Last edited by dontworrybehappy; 04-23-11 at 11:44 AM.
The ghost of Jack Kevorkian for President's Physician: 2016
The way I see it, the man was a police officer. He was trained, sworn in, and worked that job (apparently) in good faith. Obviously he got the job under false pretenses and should be immediately fired, benefits pulled, etc, and appropriate charges filed against him.
However, I would argue in the inevitable appeals that because he performed his duties in good faith as a sworn officer of the law and followed police procedures, the people he arrested are not entitled to automatic release. (although obviously there's going to be investigation on those arrests to make sure there was no improper actions taken)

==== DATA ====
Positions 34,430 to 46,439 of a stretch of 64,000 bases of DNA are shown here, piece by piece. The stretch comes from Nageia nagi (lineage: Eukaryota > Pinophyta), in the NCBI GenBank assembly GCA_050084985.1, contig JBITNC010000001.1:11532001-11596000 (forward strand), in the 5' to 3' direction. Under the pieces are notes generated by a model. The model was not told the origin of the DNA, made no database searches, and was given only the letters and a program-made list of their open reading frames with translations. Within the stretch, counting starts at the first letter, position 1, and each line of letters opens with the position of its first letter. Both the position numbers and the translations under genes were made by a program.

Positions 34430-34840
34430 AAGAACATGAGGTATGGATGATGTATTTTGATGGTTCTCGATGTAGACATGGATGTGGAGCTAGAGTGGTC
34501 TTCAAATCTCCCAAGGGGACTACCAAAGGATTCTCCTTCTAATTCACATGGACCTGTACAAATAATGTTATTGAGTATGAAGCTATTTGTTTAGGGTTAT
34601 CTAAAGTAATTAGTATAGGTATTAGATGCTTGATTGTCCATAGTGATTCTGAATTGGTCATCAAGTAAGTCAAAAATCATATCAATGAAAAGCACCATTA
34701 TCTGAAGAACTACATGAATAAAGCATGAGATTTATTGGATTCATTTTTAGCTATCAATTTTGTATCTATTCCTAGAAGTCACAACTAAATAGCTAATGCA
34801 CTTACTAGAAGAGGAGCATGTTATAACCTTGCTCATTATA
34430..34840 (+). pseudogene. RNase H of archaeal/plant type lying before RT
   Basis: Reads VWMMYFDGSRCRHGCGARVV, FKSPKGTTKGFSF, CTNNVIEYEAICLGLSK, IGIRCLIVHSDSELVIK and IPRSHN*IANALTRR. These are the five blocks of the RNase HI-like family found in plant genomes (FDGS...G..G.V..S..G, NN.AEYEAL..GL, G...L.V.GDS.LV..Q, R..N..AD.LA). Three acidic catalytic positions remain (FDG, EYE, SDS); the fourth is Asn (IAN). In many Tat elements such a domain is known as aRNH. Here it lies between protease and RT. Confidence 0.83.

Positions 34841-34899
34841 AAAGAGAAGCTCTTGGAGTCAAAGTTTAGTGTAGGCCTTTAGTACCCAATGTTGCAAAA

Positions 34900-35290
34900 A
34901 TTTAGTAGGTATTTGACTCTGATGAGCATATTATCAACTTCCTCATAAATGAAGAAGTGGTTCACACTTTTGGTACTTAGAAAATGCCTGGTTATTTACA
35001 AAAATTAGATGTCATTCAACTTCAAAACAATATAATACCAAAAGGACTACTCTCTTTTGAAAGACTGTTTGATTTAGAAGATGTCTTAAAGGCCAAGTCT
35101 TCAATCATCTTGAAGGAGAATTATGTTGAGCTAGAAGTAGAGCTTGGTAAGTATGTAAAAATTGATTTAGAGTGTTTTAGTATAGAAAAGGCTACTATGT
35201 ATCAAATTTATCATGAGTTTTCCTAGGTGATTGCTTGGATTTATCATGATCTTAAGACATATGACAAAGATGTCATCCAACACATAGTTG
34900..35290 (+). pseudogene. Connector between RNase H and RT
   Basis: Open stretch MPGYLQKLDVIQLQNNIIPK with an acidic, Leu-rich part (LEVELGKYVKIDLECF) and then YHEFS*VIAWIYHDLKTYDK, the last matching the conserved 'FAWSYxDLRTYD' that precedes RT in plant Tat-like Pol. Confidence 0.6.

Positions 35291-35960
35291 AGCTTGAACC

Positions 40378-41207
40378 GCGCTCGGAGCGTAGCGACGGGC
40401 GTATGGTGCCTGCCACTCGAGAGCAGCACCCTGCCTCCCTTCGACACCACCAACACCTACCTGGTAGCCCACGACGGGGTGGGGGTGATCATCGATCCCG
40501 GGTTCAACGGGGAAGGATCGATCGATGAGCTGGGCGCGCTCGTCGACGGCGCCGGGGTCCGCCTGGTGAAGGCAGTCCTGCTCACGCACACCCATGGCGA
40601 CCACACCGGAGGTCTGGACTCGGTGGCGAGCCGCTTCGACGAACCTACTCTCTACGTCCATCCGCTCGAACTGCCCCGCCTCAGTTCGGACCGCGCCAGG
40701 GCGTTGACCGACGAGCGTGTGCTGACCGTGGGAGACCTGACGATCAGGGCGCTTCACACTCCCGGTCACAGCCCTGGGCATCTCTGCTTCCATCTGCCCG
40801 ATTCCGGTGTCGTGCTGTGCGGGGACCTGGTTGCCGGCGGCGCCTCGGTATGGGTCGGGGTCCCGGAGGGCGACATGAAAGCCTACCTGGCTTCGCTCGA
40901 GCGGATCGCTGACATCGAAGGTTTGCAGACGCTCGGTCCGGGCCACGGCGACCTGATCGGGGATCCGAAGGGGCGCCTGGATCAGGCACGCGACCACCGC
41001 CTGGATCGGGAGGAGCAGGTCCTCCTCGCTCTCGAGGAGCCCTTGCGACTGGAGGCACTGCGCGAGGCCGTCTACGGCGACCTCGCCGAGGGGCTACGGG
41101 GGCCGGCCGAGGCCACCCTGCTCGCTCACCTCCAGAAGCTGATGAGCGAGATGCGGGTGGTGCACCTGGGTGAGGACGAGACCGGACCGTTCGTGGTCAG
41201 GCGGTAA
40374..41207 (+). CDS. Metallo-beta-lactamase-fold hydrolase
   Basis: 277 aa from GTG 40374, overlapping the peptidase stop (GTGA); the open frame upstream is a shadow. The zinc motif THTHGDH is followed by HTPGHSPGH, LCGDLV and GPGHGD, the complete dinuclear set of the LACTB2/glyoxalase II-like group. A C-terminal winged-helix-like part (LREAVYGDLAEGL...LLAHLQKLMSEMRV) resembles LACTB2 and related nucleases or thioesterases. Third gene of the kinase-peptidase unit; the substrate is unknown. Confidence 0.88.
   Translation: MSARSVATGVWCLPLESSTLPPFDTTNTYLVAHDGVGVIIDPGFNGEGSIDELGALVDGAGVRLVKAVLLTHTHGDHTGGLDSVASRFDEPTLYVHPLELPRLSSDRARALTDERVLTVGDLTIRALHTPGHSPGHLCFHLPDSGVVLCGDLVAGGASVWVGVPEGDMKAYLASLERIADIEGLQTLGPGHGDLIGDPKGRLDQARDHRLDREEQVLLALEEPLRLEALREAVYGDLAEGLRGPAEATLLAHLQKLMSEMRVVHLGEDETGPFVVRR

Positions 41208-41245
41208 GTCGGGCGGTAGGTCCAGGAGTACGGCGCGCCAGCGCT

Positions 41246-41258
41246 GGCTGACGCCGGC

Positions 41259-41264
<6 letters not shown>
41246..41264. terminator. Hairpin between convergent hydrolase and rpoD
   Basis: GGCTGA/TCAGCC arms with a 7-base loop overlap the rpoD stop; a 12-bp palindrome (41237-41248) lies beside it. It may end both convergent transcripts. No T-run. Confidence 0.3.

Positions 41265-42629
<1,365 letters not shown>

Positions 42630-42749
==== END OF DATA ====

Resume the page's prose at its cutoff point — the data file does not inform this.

That said, I have no idea what the law or court precedents say about a situation like this, because I don't think I've heard of a case like this happening before.
One of you will end up here next!
"It ain't what they call you, it's what you answer to." - W. C. Fields